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NEWS: Say "Konichiwa" to Robocop

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posted on Jun, 26 2005 @ 10:23 AM
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In a technological development straight out of films like "Terminator" and "Robocop", a Japanese security company has already begun negotiating with several clients to provide a robot security guard, the "Guardrobo D1", to assist in protecting offices, shopping malls and banks.
 



sg.news.yahoo.com
Equipped with a camera and sensors, the "Guardrobo D1," developed by Japanese security firm Sohgo Security Services Co., is designed to patrol along pre-programed paths and keep an eye out for signs of trouble.

The 109-cm tall robot will alert human guards via radio and by sending camera footage if it detects intruders, fires, or even water leaks.

Sohgo Security is negotiating with several clients, and after an initial trial run hopes to begin offering a robot-assisted security system within a year, the company said.


Please visit the link provided for the complete story.


It's the stuff of Hollywood films and science fiction; robotic police, robot warriors and deadly unmanned flying ships. But thanks to modern technology, science fiction is rapidly becoming science reality.

Anti-terrorist sensor robots may be patrolling the stadiums at the World Cup in Germany next year.


www.we-make-money-not-art.com...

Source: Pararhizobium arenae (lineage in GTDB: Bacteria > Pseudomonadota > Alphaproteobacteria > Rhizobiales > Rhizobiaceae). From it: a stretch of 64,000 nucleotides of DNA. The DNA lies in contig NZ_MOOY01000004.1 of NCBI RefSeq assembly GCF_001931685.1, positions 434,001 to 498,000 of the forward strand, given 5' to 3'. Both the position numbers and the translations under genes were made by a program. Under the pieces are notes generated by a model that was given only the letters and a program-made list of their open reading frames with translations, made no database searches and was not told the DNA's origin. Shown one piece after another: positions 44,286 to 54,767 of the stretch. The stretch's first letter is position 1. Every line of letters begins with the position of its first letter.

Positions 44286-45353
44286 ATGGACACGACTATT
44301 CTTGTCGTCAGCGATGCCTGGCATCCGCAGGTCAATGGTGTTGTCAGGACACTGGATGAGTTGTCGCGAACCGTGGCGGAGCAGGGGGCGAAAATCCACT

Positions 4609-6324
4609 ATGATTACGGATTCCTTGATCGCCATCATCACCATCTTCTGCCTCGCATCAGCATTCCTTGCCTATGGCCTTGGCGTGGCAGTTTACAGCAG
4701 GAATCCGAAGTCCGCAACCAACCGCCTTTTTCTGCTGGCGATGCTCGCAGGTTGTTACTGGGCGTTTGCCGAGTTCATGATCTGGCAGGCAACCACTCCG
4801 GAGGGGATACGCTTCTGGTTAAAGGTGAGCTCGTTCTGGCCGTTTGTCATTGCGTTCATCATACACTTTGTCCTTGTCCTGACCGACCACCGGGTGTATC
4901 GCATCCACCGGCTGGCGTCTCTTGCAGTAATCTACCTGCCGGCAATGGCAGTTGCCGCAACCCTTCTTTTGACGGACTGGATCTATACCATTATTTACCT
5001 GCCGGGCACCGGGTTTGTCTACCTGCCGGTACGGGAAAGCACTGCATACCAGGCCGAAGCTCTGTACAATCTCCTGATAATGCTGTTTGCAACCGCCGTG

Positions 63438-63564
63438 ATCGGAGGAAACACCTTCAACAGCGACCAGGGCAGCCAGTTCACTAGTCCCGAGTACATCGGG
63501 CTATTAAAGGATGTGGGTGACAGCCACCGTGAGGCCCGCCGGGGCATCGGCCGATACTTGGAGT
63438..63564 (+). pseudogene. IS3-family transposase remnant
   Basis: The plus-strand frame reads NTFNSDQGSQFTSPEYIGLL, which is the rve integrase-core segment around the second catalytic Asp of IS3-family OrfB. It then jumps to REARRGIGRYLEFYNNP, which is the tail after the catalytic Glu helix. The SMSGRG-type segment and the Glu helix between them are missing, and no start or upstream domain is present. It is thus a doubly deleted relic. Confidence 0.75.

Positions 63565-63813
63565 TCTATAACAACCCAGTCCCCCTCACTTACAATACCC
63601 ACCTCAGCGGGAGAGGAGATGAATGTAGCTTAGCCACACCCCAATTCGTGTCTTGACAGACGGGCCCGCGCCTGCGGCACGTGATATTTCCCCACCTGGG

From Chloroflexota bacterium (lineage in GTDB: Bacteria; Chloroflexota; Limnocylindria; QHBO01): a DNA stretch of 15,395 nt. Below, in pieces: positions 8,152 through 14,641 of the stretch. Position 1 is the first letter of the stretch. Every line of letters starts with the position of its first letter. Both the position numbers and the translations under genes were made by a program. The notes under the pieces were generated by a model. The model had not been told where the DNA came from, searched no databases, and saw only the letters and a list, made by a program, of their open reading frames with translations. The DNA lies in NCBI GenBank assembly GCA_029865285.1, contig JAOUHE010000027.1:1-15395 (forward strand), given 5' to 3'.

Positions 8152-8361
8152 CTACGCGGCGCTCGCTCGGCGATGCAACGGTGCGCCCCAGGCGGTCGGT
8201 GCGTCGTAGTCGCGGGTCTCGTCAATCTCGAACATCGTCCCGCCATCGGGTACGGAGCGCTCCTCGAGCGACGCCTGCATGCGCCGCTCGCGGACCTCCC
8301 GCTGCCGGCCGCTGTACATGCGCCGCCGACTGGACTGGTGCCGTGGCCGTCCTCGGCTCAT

The 1.20 meters (almost four feet) "OFRO+detect" could soon be employed to protect next year's World Cup in Germany by hindering potential terrorist attacks.

Developed by Berlin-based company Robowatch Technologies, OFRO can take over dangerous, and tedious, duties such as checking for atomic, biological and chemical, or ABC, weapons.



During its 12 hours of operation time, OFRO can cover 10,000 square meters at a speed of five kilometers (3.1 miles) per hour, using its thermal camera and sensors to detect possible terror hazards. The robot wirelessly transmits the information collected at a central location. It also takes air samples and should there be irregularities, it sounds an alarm. Nothing can get in OFRO's way and it can steer through fan crowds all by itself.


USAF Predator Unmanned Aerial Vehicles (UAVs), previously used only for reconnaissance before the advent of the "War on Terrorism", are already killing people in Iraq and Afghanistan. The impetus for arming these flying killers was the dubious report that one had "spotted" Osama Bin Laden but was unequipped to attack, and because of this, a chance to kill OBL slipped away.




www.cnn.com